Degredation: Option to turn on disappearing messages is not available when not supported by recipient.
Description: It should be possible to easily add and remove addresses from group chats.
Implementation: Email already supports group emails, but configuring adding and removing addresses from group chats is difficult. Query MX server for group chat support endpoint. Dedicated API for creating and updating group chats, referenced by ID. Group chat emails are associated with ID, instead of just being arbitrary lists of addresses, allowing any participant, if they have the permissions, to add and remove members from chat.
Degredation: Group chats are received as ordinary multi-address emails.
A letter to Maalika Manoharan, Product Manager, Gmail. Sent via LinkedIn Inmail, which is palpably ironic.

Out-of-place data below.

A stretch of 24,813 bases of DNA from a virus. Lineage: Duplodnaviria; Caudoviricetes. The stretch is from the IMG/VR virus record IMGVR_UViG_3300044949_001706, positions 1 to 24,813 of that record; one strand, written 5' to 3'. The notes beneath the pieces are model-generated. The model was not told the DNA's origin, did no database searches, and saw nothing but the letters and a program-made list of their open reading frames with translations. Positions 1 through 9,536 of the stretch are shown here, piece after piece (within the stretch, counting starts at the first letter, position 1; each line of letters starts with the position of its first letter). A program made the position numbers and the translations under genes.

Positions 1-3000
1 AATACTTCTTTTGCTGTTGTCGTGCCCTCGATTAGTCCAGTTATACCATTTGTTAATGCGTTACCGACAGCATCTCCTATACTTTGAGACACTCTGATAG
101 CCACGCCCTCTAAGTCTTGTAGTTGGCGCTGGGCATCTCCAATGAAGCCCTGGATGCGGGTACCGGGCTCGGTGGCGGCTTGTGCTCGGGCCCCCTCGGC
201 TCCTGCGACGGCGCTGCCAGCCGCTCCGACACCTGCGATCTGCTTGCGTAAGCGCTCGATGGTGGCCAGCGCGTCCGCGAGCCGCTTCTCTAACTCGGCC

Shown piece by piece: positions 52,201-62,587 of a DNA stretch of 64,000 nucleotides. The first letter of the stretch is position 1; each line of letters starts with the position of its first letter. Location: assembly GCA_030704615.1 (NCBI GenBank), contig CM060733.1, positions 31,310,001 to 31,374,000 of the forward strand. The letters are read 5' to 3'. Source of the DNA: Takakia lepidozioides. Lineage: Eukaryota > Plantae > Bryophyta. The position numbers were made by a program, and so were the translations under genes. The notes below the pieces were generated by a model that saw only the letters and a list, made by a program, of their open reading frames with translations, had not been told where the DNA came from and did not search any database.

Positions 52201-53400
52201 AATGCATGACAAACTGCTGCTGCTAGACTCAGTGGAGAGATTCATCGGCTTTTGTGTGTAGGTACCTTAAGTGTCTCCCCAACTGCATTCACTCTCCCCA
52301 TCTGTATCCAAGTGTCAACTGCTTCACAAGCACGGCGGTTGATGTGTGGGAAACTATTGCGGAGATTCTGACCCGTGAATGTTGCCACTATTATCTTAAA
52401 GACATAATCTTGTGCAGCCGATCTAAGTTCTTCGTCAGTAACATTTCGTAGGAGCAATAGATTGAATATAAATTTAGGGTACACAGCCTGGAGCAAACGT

My name is Casey Rodarmor, and I am a former Google SRE and SWE.
I am writing you today because you may be one of the few people that can deliver us from the multi-messenger hell that the human race finds itself in today. Everyone needs to use six or more messaging apps, and everyone hates it.
However, there is an easy way out of this. Email is a federated, decentralized, standards-based messaging platform that everyone already uses. The only reason people use other messaging protocols is because those messaging protocols have features that email doesn't have.
Here is the path to email world domination. It is very simple:
Add the features that email is missing, one by one, in a backwards compatible way.
These features include:
Chat messages with low UI overhead and no subject line
Better rich text support
Faster message delivery
Pay money for guaranteed delivery
These features can all be implemented in backwards compatible ways that gracefully degrade when they aren't supported.
These features should be designed and implemented in an open process, involving the internet community, public RFCs, and implementations by multiple clients and service providers.